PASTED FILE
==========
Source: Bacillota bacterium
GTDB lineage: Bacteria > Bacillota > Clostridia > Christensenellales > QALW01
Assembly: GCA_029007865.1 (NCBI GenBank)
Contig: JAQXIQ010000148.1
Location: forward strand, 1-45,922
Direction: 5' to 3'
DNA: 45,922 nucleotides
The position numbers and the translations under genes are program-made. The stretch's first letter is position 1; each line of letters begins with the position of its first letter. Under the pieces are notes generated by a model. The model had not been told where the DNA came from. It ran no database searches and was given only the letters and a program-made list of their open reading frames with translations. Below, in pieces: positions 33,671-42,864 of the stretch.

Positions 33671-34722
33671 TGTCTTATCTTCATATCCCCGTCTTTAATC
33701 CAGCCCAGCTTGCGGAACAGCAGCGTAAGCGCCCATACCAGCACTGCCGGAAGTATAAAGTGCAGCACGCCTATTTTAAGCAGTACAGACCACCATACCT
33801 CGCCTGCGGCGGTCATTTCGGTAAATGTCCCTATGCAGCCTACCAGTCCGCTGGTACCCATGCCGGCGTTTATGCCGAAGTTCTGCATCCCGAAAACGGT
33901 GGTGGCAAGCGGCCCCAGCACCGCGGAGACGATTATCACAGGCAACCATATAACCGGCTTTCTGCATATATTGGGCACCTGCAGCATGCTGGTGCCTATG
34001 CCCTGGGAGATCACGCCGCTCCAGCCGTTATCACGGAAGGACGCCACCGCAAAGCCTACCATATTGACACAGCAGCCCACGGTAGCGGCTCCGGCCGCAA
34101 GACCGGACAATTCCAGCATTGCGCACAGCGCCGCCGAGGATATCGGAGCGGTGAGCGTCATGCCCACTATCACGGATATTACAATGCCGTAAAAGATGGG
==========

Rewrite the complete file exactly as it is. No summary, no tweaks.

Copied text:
Source: Bacillota bacterium
GTDB lineage: Bacteria > Bacillota > Clostridia > Christensenellales > QALW01
Assembly: GCA_029007865.1 (NCBI GenBank)
Contig: JAQXIQ010000148.1
Location: forward strand, 1-45,922
Direction: 5' to 3'
DNA: 45,922 nucleotides
The position numbers and the translations under genes are program-made. The stretch's first letter is position 1; each line of letters begins with the position of its first letter. Under the pieces are notes generated by a model. The model had not been told where the DNA came from. It ran no database searches and was given only the letters and a program-made list of their open reading frames with translations. Below, in pieces: positions 33,671-42,864 of the stretch.

Positions 33671-34722
33671 TGTCTTATCTTCATATCCCCGTCTTTAATC
33701 CAGCCCAGCTTGCGGAACAGCAGCGTAAGCGCCCATACCAGCACTGCCGGAAGTATAAAGTGCAGCACGCCTATTTTAAGCAGTACAGACCACCATACCT
33801 CGCCTGCGGCGGTCATTTCGGTAAATGTCCCTATGCAGCCTACCAGTCCGCTGGTACCCATGCCGGCGTTTATGCCGAAGTTCTGCATCCCGAAAACGGT
33901 GGTGGCAAGCGGCCCCAGCACCGCGGAGACGATTATCACAGGCAACCATATAACCGGCTTTCTGCATATATTGGGCACCTGCAGCATGCTGGTGCCTATG
34001 CCCTGGGAGATCACGCCGCTCCAGCCGTTATCACGGAAGGACGCCACCGCAAAGCCTACCATATTGACACAGCAGCCCACGGTAGCGGCTCCGGCCGCAA
34101 GACCGGACAATTCCAGCATTGCGCACAGCGCCGCCGAGGATATCGGAGCGGTGAGCGTCATGCCCACTATCACGGATATTACAATGCCGTAAAAGATGGG